• ·A breadth of ages. Mixing across generations provides opportunities to understand life from broader perspectives.
        When crisis arise we want, and need wisdom. May this Lenten season be one where each of us and all of us are learning and growing in wisdom. 

        The complete devotional can be found at:

        Friday, November 3, 2017

        The extended family

        When my oldest niece was about five years old, she cried to her mom, “How come I couldn’t be adopted like the other kids?” At that time, there were six cousins on that side of our family; four of them had joined the family through adoption. We laughed at the story, but also found a sense of gratification in seeing our families grow in unusual ways.
        It’s been nearly twenty-five years since my niece cried to her mom. Our two adopted sons are grown with families of their own. We now have a grandson who has come into our family through adoption. My wife and a sister-in-law both work for Bethany Christian Services Northwest, an adoption agency. Adoption and foster care has shaped our extended family history in a variety of ways.
        The need is always before us. Every child deserves, needs and longs for a stable home and family. It is also critical for the health of the greater community that we care for those who cannot care for themselves. Open adoptions and cultural shifts have changed the face of adoption and foster care greatly in the past twenty-five years, but the reality is that every child is an important child and many are in need of a home.
        Adoption is not always easy, nor is the result always perfect. As with any family situation, it involves a messy mixture of people and lives. But there are many stories of life directions changed and families made new through this process.
        Have you considered extending your family through adoption or foster care? There are numerous ways to get involved. If you have considered extending your family through one of these methods, here are some of the steps that can help prepare you for the commitment.
        1. First, educate yourself. Learn about adoption and foster care processes in your state. In doing so, you will discover the reality of life for the children who spend their youth in systems that are caring, but overloaded. The Child Welfare Information Gateway of the Administration for Children and Families provides up to date statics related to the current needs related to adoption and foster care.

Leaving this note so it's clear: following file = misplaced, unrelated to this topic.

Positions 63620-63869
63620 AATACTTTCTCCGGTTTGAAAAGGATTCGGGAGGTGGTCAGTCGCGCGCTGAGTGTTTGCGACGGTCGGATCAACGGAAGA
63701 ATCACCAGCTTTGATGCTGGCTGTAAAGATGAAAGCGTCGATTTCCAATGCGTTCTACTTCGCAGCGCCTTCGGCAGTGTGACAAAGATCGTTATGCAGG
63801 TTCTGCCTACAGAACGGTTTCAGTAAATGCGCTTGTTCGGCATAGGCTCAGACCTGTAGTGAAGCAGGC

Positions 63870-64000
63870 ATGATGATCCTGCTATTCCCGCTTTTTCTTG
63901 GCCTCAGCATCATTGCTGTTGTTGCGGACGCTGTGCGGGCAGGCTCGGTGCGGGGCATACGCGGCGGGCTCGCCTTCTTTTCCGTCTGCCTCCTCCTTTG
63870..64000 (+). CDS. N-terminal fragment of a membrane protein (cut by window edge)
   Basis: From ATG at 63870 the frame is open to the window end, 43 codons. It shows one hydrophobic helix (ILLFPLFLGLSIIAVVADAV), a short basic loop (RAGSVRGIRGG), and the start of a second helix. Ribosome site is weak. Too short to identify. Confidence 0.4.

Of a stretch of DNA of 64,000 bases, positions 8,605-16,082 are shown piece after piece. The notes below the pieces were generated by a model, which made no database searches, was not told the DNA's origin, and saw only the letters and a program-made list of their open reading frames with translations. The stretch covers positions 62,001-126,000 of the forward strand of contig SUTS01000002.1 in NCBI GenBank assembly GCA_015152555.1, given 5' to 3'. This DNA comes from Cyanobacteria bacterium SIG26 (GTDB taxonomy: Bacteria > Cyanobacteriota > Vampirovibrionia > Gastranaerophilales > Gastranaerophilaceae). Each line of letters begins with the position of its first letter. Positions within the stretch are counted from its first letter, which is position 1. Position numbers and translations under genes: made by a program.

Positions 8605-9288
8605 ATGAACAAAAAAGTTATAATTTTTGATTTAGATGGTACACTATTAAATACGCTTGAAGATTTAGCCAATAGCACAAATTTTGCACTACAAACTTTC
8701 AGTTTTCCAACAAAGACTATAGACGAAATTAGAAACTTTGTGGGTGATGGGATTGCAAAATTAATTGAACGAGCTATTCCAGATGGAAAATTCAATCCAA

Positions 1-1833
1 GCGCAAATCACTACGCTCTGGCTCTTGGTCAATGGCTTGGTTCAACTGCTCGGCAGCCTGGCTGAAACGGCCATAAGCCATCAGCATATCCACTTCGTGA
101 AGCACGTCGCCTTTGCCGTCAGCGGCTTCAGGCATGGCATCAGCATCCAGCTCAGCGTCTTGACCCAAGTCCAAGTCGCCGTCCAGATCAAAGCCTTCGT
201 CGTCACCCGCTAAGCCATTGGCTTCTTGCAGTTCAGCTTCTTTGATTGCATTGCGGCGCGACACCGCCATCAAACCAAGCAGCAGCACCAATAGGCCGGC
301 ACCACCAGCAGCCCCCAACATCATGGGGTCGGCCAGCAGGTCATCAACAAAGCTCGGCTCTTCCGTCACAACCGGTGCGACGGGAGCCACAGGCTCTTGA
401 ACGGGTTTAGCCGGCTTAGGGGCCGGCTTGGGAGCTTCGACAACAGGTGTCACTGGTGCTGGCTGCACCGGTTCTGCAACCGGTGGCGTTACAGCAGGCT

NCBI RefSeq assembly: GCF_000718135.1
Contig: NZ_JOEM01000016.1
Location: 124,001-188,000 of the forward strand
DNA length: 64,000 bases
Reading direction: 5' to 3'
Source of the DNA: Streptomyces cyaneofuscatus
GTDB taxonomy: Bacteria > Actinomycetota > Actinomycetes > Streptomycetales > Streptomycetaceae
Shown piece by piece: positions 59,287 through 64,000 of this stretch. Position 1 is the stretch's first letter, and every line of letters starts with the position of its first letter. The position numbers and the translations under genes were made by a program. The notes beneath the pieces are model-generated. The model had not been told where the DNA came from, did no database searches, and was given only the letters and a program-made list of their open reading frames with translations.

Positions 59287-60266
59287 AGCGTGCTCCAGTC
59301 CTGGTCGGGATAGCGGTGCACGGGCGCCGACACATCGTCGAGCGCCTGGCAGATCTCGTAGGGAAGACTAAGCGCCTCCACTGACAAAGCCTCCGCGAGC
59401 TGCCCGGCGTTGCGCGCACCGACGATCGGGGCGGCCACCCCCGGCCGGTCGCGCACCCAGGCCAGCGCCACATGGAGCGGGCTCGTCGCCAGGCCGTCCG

2.  Consider helping a specific child or children. Evaluate your situation and see how to best respond. Can you build a family in a way you had not previously considered? Are you able to help kids in transition through foster care? There are many agencies available to help you learn about foster care and, when ready, begin the process. Bethany Christian Services is one of the largest organizations providing services for both foster care and adoption with branch offices in numerous locations throughout the United States. You can also refer to Child Welfare Information Gateway and the Administration for Children and Families to learn more about national resources.
        3.  Consider an alternative. If you are not in a position to bring children into your home, consider sponsoring a child through a reputable relief agency. Compassion International and World Vision are two international organizations with years of experience in caring for needy children around the world.
        4.  Act locally. Join with a child service agency in your city as a volunteer or supporter.  Big Brothers Big Sisters has been providing positive role models for youth since 1904. Volunteering as a “Big” or donating to support programs can help make a difference in the lives of numerous children in need. Many communities have locally-based programs that provide friendship/mentoring opportunities for volunteers to work one-on-one with kids as well.
        5.  Get involved. Become informed about what’s going on at the government level and communicate with officials on behalf of children. This might involve contacting your state representatives, your community government, or your area school board to see what is being done with local resources and funds to protect at-risk and needy children.  
        It is not important how each of us responds. The crucial thing is that we work together to help needy kids and families in the best way we can. The need is great, the opportunity is before us, and the future depends on it. Each November is designated as National Adoption Month, but there is no need to wait. You can make connections now to get involved and make a difference. Kids will thank you for generations to come.

        Originally written in 2011 with Teresa Tanner (Carpine) and published in Catapult Magazine: